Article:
it’s time to move on with the rest of my life.”The 17-year-old plans to defer university studies in 2017 to relax, work in retail, and squeeze in some volunteer work.She said her final year, where she was school vice-captain, was one of her best experiences.”It’s been so good getting up close with the teachers and working with them to better the school.” Grace Duroux wrapped up her final days at Redcliffe with mixed feelings.”I brought some presents for some of my teachers, just little chocolates and things,” she said.”Giving that to them it was kind of sad but it’s so exciting, seeing what’s going to happen next year …
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Schnauzers to sleigh it at Hobart’s Christmas parade

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Hayley Webb and her bearded dog Poppy. coming from all areas of Tasmania,” Ms Webb said.And with many members having more than one bearded dog, there could be 50 or so hairy-faced puppies prancing in the parade. External Link:

Schnauzers pulling a sleigh
“We did make up a sleigh,” Ms Webb said.”Last night we did a little trial run with two of the schnauzers.”They did it very, very well — no treats required.”The Bearded Buddies of Tasmania are group number 19 in the parade.The event starts at 10:30am on Saturday and runs from Argyle Street, along Liverpool Street to Harrington Street and back along Collins Street. Hobart’s annual Christmas parade will have more beards on show than just Santa’s as the Bearded Buddies of Tasmania get ready to strut their stuff through the CBD.The Bearded Buddies of Tasmania is a walking group for schnauzers, other bearded dog breeds and their owners.The group was started by Hayley Webb after she and her black miniature schnauzer Poppy made a connection at a local cafe. “This other couple turned up in the same place we were and they had their schnauzer and their schnoodle there,” she told Helen Shield on 936 ABC Hobart.”I couldn’t help it, I had to say hello.”Since then Ms Webb has used social media to find and meet other owners of bearded dogs across Tasmania.”It’s so great that likeminded people with a common interest and love can get together,” she said.The Bearded Buddies of Tasmania Facebook group has more than 400 members and to celebrate one year since its inception, members will march through Hobart in the city’s Christmas pageant.”We’ve got people and their beardies coming from Launceston, from Bicheno …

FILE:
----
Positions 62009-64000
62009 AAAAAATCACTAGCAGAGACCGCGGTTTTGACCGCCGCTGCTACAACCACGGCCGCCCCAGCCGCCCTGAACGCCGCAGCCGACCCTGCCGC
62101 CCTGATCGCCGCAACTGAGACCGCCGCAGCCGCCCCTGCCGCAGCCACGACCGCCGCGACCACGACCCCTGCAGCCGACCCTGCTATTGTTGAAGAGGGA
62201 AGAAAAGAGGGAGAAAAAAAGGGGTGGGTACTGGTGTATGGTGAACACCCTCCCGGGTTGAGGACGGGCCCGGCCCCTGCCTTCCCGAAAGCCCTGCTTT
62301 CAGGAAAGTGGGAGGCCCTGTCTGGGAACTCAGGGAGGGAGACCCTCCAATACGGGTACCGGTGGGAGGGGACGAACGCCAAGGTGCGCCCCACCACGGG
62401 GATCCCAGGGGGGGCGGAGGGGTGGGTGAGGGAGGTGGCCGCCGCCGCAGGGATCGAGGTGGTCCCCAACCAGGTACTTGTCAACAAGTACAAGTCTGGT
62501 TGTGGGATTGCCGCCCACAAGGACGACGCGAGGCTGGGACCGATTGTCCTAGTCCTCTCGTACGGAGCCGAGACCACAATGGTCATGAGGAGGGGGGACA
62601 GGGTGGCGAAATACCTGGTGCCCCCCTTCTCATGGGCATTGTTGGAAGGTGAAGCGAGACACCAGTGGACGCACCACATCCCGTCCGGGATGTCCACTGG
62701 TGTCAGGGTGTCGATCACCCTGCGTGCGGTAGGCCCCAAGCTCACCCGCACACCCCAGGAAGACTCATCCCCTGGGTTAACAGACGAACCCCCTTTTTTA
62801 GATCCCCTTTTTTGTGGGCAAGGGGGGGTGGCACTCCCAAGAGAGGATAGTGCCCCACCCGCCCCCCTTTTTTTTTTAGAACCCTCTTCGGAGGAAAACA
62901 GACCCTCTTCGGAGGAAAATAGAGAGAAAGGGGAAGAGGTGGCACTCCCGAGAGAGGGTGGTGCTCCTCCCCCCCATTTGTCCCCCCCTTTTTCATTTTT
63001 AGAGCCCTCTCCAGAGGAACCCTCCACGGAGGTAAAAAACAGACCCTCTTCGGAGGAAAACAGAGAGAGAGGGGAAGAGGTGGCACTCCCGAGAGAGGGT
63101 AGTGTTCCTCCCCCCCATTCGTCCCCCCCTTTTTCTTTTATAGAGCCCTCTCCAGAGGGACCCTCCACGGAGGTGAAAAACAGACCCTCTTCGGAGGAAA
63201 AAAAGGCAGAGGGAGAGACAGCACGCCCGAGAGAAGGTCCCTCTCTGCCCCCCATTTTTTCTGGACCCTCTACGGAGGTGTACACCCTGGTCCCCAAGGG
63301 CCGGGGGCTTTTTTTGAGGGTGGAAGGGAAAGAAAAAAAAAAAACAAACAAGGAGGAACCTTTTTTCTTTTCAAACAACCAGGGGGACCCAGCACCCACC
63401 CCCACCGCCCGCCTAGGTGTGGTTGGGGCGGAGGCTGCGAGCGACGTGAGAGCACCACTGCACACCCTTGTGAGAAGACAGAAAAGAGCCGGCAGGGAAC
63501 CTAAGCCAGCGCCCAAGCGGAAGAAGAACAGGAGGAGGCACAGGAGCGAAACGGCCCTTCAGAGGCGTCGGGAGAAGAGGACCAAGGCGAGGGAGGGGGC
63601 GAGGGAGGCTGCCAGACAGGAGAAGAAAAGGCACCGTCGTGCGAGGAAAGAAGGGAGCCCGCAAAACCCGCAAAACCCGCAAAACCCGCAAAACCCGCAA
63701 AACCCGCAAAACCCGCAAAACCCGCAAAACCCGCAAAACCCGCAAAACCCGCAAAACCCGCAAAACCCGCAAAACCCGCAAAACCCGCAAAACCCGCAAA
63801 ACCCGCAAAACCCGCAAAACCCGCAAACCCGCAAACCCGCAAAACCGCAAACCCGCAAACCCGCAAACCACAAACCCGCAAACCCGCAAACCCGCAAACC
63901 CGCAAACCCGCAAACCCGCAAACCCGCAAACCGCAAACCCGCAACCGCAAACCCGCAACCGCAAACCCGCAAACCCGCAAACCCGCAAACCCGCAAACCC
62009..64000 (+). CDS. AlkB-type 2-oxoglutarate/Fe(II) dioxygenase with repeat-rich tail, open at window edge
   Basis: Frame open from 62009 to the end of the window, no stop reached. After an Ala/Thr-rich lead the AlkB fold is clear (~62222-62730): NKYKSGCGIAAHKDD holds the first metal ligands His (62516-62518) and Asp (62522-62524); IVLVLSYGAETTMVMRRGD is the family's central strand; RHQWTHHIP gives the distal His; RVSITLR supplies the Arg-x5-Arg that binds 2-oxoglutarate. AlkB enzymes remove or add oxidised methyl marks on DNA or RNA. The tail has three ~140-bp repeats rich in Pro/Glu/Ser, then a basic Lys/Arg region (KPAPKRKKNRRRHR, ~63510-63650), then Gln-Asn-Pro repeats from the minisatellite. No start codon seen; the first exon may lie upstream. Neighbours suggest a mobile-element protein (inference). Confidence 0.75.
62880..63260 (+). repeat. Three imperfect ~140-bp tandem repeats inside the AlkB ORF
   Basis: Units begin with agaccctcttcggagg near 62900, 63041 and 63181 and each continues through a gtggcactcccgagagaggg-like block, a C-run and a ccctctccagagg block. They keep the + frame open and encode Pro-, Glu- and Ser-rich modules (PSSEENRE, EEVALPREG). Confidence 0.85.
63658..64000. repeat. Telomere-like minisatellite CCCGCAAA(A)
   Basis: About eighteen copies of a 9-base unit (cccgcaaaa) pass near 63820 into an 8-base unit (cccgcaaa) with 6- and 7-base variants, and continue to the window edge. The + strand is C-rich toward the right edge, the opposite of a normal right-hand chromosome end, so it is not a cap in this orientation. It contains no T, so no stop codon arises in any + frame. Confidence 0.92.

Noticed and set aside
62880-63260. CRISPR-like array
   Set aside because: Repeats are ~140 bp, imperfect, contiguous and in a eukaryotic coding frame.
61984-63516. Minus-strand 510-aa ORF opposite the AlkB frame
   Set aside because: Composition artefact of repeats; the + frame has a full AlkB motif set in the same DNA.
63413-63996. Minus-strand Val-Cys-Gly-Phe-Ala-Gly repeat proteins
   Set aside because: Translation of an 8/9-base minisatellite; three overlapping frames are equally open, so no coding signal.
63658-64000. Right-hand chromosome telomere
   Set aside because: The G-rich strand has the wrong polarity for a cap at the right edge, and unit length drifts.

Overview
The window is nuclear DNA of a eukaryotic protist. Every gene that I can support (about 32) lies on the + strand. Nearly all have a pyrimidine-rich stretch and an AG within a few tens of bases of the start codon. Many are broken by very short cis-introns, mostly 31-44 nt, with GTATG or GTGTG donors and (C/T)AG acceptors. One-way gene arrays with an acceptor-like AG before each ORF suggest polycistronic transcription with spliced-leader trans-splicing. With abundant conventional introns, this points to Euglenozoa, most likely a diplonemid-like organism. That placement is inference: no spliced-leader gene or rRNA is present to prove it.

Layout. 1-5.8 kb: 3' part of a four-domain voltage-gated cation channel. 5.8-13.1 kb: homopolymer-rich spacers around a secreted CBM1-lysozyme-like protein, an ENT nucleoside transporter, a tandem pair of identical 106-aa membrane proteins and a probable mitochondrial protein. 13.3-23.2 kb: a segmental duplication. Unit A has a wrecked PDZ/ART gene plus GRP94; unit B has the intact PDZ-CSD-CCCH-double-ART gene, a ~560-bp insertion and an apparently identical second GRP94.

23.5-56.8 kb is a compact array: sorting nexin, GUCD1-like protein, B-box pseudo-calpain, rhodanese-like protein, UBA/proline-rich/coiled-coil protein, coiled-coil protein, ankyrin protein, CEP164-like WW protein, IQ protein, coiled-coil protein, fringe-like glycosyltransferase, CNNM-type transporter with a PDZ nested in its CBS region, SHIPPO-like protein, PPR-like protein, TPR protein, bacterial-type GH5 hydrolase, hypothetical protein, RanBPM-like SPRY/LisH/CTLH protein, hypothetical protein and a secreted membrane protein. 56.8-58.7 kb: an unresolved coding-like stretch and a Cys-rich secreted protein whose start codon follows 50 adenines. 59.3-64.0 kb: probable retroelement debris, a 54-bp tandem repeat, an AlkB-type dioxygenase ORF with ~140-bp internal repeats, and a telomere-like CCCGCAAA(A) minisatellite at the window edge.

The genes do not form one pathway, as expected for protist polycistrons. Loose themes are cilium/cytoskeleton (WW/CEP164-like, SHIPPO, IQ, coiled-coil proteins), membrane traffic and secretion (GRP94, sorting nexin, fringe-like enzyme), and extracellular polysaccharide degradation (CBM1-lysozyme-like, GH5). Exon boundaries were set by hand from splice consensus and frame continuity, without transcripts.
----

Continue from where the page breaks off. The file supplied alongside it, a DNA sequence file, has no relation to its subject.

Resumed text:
Errol stakes claim as Australia's top dog, possibly the world's

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By

Carol Rääbus

Posted

November 18, 2016 11:55:08

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Poppy the schnauzer is saving her energy before pulling a sleigh in Hobart’s Christmas parade.